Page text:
Metro Vs Makro: Sibling Brand Rivalry
Did you know that Metro and Makro are one and the same thing? Not many people know that.
Metro AG, is a German company which owns both Makro and Metro, making both brands compete against each other.
While some other company may be terrified at the prospect of one of its brands cannibalizing the sale of its sister brand, Metro AG isn’t bothered. Both brands are operating in the same regions of the country, at least as far as Pakistan is concerned. However in Pakistan, the two brands belong to different businesses. While Makro is owned by the Habib Group, Metro belongs to Hashwani group.
The following are some of the amazing statistics of the giant retailers of this world, courtesy Strategic Retail Management by Zentes Morschett Klein
Metro certainly hasn’t done enough research to decipher the Pakistani mentality. If we want something cheap, we’re going to visit a shop that looks the part. Now Metro is trying to position itself for the retailers. Can you imagine a Kiryana store owner coming to Metro to shop for his stock? No, he won’t. Even if he comes, he’ll just have a look around, get intimidated by the sophistication of the store, and go to where he always goes for his goods. Over time, this mentality will change, but then Metro will have to do more to catalyze this painfully slow process.
Metro has alloted an entire area for the bakery items which are by no means cheap, at least cheap enough for the bakery owners. What bakery owner is going to spend a fortune on them when he could bake them himself? So the only people who would want to buy these items are the normal consumers. And Metro doesn’t allow them. Is this mind-boggling or what? And the signs of this strategy taking a dent are already showing. Some of the items that I checked at the bakery section looked like to be stale, the most noticeable being the bread.
I visited the store twice on Saturday and Sunday evening, a time when Metro ought to have been brimming with people, judging from the mayhem at the evening. It was not. There were a few people, but not the crowd you would have expected on a weekend.
One other difference between the two siblings is that while Makro didn’t put a cap on how much you need to spend on a visit, Metro requires that you spend at least Rs.2,000. Only now Makro has put a Rs.500 minimum requirement.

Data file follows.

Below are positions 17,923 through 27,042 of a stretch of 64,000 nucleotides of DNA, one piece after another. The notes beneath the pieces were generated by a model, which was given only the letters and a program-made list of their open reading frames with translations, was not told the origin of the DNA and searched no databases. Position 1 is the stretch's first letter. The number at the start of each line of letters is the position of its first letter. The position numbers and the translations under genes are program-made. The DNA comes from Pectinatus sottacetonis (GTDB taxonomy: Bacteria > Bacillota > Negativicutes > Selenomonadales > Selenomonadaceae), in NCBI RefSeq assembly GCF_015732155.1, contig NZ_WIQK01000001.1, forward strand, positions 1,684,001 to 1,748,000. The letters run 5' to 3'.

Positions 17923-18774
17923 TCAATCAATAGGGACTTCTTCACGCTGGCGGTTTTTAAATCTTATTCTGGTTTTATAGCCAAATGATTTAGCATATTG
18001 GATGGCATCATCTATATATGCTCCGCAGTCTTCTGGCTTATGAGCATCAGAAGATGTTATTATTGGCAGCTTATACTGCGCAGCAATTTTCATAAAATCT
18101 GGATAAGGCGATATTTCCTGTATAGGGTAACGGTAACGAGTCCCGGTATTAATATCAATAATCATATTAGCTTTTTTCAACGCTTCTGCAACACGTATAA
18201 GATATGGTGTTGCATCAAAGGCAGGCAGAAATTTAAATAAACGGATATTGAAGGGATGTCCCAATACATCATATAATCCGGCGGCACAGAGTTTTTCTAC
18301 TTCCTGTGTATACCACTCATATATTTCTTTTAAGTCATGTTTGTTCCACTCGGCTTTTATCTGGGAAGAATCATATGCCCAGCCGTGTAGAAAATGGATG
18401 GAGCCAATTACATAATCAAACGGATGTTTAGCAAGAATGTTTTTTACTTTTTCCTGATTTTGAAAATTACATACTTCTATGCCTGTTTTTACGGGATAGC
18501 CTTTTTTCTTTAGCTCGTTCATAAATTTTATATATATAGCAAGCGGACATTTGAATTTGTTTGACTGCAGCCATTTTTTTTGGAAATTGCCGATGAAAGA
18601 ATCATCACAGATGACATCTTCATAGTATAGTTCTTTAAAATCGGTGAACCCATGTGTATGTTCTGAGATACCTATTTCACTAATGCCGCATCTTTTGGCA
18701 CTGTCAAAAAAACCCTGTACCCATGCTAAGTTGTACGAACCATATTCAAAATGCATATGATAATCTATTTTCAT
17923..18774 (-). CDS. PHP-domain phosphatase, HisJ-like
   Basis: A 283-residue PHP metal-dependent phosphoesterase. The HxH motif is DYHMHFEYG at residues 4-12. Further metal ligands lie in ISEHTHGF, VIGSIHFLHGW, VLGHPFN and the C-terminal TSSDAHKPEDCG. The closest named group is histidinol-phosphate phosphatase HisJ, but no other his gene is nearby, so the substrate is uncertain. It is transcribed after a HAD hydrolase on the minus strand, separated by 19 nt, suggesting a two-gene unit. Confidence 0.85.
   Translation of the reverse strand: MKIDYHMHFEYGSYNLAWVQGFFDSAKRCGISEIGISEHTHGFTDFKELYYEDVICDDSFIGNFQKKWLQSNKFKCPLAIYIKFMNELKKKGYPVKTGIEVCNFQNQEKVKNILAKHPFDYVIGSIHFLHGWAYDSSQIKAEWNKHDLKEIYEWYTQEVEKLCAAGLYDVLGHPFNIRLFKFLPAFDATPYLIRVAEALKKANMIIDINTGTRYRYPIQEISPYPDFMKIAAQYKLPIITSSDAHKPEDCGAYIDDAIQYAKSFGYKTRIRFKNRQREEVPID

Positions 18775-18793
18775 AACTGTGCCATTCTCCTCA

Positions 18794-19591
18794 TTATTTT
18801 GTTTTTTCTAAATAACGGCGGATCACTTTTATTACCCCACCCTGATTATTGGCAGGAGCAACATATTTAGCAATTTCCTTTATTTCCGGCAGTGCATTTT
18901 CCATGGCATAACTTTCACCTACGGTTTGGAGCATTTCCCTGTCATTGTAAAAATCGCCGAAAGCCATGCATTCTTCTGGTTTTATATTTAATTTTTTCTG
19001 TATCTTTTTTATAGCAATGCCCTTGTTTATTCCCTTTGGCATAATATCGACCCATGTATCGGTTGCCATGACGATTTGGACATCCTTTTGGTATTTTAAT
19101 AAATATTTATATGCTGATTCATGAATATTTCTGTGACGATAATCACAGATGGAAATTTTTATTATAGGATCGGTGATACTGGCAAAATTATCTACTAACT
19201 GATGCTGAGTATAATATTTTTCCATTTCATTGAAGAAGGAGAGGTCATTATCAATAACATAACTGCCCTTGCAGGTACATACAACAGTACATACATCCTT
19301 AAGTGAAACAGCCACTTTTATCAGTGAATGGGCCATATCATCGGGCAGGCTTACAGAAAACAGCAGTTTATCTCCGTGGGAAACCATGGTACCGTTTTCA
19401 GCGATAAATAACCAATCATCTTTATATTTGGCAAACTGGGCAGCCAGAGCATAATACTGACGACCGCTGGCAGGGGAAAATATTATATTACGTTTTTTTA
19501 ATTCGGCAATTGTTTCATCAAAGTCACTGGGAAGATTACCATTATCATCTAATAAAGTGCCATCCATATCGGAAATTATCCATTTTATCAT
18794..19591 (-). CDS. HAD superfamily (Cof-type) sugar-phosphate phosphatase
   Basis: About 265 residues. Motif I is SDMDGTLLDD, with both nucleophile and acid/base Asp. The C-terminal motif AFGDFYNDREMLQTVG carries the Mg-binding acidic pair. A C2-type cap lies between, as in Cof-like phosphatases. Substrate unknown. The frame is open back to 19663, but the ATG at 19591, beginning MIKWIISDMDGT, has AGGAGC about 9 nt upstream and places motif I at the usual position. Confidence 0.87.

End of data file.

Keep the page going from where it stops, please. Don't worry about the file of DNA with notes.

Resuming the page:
The strategy of membership is certainly an effective tool for not only maintaining a database of your customers, but knowing precisely who is buying what, how much and how often. It’s a tremendous opportunity for marketing one-on-one if only Metro can sift through the enormous data mine and make sense of it. Makro on the other hand does not have this advantage since it does not require all its shoppers to be members as well.
Coming to the price points, apart from the grocery and food items, stuff like clothes and laptops are definitely on the higher side. If you can muster enough energy to visit Techno City or Unicentre, you could definitely find a laptop Rs.5,000-6000 cheaper than what they’re offering at Metro.
The bottom line is that you are better off buying electronic, electrical, in fact everything that does not come under the banner of grocery from a small store. Reason? These guys are charging GSTs on every item whereas if you get the same item at a shop which has taken all sorts of measures to avoid paying the GST, you won’t have to either. That means a cheaper product. For instance, an 8GB USB flash drive costs about Rs.1100-1200 from your neighborhood computer wala. At Metro, the same thing costs Rs. 1537 because of the GST. So unless you are a conscientious citizen, you’re better off getting these items anywhere but Metro.
Coming back to their restricted access policy, here I was eulogizing them for there great launch strategy( which it really was), however their launch strategy does not match with their overall objectives, whatever they really are.
Maybe they’ve a long-term strategy for which to be fulfilled they need to suffer in the short-term and for which they already have allowances in place in their business model. But to me, unless they do away with their restrictions and allow the consumer to shop there easily, they won’t be able to stay afloat for long. Carrefour and Spinneys have just entered the Lahore market. Before long they’ll be penetrating the retail market of other cities as well. Rest assured the battle for a piece of the Pakistani consumer’s mind is only going to heat up more.
A rather long article and I haven’t gone into the details. Just want to highlight that this article is based on factually incorrect information. Metro and Makro are one only in Eurpoe, not in the rest of the world! Apparently considerable time seems to have been put into research for this article, yet this important point skipped the author, which is surprising.
Makro is owned by SHV of Netherlands. They had operations all over the world, however, in 1998 the Makro stores in Europe were sold to Metro AG of Germany. Metro AG continues to run the European stores acquired from Makro without changing their name alongwith the Metro branded stores, however the logo of acquired Makro stores has been changed to yellow on blue background.
Makro stores in countries outside Europe are still run by SHV, having a red logo, and is a competitor of Makro stores, as both chains do not have a common parent. Same is the case in Pakistan.